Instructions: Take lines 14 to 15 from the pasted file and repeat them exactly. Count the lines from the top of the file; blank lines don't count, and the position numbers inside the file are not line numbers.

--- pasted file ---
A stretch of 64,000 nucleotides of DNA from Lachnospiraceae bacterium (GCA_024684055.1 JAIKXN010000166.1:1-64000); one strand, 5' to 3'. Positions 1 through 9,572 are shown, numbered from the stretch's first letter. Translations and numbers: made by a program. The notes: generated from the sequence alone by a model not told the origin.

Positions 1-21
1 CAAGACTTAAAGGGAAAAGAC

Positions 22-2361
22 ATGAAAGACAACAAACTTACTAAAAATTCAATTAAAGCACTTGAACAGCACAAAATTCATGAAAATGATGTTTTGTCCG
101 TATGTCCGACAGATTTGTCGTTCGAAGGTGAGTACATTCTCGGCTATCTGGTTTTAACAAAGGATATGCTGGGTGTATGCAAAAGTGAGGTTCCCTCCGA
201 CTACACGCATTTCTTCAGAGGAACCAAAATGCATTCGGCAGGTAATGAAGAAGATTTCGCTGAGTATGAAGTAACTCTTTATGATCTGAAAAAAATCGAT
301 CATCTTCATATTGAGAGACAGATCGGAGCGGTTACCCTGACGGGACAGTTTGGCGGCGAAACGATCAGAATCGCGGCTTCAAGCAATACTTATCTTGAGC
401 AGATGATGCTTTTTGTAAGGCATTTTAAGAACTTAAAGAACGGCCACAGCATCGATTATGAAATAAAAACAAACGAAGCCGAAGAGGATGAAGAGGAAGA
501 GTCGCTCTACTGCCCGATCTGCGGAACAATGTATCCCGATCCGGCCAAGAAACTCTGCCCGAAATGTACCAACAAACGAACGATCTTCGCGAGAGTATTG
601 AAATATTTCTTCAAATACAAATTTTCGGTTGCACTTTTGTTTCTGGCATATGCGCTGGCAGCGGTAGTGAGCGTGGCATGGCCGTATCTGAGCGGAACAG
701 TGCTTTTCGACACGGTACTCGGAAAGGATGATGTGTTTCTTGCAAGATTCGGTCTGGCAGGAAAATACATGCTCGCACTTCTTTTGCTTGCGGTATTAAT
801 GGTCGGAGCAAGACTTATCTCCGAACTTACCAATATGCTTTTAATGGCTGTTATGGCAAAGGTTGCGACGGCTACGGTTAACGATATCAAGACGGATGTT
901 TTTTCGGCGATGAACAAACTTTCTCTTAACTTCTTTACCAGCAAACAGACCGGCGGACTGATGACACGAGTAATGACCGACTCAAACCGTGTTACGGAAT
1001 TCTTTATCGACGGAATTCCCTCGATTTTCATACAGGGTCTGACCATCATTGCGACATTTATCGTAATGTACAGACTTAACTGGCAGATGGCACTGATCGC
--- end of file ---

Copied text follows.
901 TTTTCGGCGATGAACAAACTTTCTCTTAACTTCTTTACCAGCAAACAGACCGGCGGACTGATGACACGAGTAATGACCGACTCAAACCGTGTTACGGAAT
1001 TCTTTATCGACGGAATTCCCTCGATTTTCATACAGGGTCTGACCATCATTGCGACATTTATCGTAATGTACAGACTTAACTGGCAGATGGCACTGATCGC